It's halftime. Things are fine, or at least there is reason to be encouraged.
Then the second half starts ...
Tennessee has fallen into a self-destructive rut: Play well for a half, make a game of it; but the bottom falls out in the third quarter.
"I really don't know what the deal is,'' senior linebacker Austin Johnson said. "Nothing we can put our fingers on.''
The past two weeks, LSU and Alabama outscored the Vols a combined 52-0 in the second half.
"I'm like you,'' said another senior, Malik Jackson. "I don't know what the hell is going on.
"We've got to go out there and fix it, but I don't know what to fix.''
The third quarter has been especially disastrous. Georgia, LSU and Alabama outscored the Vols 42-0.
Tennessee was tied with both Georgia and No. 2 Alabama 6-6 at the half. The Vols trailed No. 1 LSU only 17-7 at the break.
"I don't really know what's going on at halftime,'' said tight end Mychal Rivera.
"We get in there and focus on what we have to do. We just don't go out there and do it.''
So what exactly goes on in that locker room while the marching band is playing? What makes Tennessee transform from Superman to mild-mannered Clark Kent?
"We go in there and have crumpets with just a little bit of tea and sit back and relax,'' said Jackson.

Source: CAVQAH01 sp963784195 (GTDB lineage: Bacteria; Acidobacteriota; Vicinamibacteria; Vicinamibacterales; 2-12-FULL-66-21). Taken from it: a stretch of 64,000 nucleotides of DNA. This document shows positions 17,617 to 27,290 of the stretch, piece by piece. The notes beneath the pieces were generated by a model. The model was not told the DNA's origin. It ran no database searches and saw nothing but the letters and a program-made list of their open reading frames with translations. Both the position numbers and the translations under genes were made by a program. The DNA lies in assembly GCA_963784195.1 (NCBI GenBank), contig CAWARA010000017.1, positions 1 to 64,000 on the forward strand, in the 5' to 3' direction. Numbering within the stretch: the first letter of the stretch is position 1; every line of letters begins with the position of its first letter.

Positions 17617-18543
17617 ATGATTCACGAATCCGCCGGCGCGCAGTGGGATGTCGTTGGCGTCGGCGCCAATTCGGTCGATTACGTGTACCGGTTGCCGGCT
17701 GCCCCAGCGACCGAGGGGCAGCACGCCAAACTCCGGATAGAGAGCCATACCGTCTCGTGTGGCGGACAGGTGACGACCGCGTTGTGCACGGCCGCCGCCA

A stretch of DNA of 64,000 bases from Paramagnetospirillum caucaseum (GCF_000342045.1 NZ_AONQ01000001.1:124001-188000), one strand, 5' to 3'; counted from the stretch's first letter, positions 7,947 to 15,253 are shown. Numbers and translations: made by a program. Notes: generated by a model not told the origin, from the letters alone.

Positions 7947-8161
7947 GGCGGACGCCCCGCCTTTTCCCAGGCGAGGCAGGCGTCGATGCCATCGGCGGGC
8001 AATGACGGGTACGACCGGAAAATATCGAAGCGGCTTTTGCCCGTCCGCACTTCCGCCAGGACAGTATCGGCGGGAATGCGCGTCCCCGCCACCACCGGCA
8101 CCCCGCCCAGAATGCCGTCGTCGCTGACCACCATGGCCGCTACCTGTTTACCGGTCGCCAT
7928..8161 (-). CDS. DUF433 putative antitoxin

He was joking.
I've asked, and none of the following downer-inducing activities takes
Derek Dooley does not read from "The Grapes of Wrath" or "Charlotte's Web." To date, there have been no viewings of "Leaving Las Vegas" or "Old Yeller." No one listens to "Tears in Heaven" on their iPod.
There's no buffet of bratwurst, sauerkraut and potato salad.
"They feed us Gatorade,'' Johnson said. "There's a ton of food, light stuff, snacks. I grab a honey or something to give me a little energy.''
Speaking of energy, the players with whom I spoke said the level to start the third quarter seems on par with the start of the game.
"The second half shows our immaturity,'' said sophomore Jacques Smith.
"We've got to figure out how to set the bar and keep focused and not worry about the scoreboard or any negative plays.''
Dooley calls it "being affected.'' It definitely happens.
"I feel like when they score we get down too much,'' Rivera said. "We've got to expect that. It's a game. They're supposed to score. As an offense, we need to pick ourselves back up quicker.
"It's nobody but ourselves to blame.''
Lack of depth obviously comes into play as a game wears on. So does another of Dooley's concerns for a youthful team, lack of physical stamina.
"You say, 'Just play the same way you did on play five,' '' Dooley said. "Well, on play five you haven't been hit 58 times.''
The Vols aren't oblivious. They talk about it. They'll talk about it Saturday night when South Carolina visits.
"It's going to happen again,'' Johnson said. "Next game. It's probably going to be close at halftime and everyone will be like, 'Let's not let this happen again.' And hopefully, it won't.''
"It sounds simple,'' Jackson said. "But you've got to go out there and do it.''